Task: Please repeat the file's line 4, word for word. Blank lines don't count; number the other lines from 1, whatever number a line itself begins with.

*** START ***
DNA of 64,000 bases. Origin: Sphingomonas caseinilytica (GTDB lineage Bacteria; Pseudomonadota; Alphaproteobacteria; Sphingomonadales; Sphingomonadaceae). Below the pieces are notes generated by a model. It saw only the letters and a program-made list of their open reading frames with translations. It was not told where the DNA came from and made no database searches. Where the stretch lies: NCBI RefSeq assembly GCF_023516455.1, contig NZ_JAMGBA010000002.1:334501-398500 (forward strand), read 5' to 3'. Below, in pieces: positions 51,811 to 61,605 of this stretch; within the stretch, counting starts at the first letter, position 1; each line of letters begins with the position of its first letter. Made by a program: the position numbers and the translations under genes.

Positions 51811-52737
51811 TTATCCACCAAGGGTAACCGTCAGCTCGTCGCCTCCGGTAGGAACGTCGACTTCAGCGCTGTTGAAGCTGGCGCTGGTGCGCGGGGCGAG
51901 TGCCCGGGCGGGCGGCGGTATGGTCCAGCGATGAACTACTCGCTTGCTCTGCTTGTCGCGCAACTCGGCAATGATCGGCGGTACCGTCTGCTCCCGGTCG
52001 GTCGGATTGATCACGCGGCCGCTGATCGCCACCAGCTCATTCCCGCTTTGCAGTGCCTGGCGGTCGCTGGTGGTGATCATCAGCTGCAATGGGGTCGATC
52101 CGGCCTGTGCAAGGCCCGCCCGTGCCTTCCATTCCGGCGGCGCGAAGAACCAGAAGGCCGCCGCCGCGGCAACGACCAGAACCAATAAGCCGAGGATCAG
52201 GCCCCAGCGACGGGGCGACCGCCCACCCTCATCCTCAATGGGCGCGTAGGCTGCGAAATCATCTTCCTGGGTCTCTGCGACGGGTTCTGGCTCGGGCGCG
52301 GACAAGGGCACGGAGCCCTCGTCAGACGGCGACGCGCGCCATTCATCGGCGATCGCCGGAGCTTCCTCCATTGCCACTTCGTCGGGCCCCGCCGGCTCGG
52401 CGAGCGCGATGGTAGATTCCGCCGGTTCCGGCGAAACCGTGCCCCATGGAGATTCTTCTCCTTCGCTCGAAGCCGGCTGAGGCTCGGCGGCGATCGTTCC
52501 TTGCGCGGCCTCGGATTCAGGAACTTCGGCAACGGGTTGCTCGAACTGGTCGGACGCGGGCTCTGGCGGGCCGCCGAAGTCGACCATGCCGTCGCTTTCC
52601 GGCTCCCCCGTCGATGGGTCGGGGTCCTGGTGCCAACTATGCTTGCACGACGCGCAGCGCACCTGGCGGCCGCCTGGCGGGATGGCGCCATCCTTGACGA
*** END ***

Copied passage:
51901 TGCCCGGGCGGGCGGCGGTATGGTCCAGCGATGAACTACTCGCTTGCTCTGCTTGTCGCGCAACTCGGCAATGATCGGCGGTACCGTCTGCTCCCGGTCG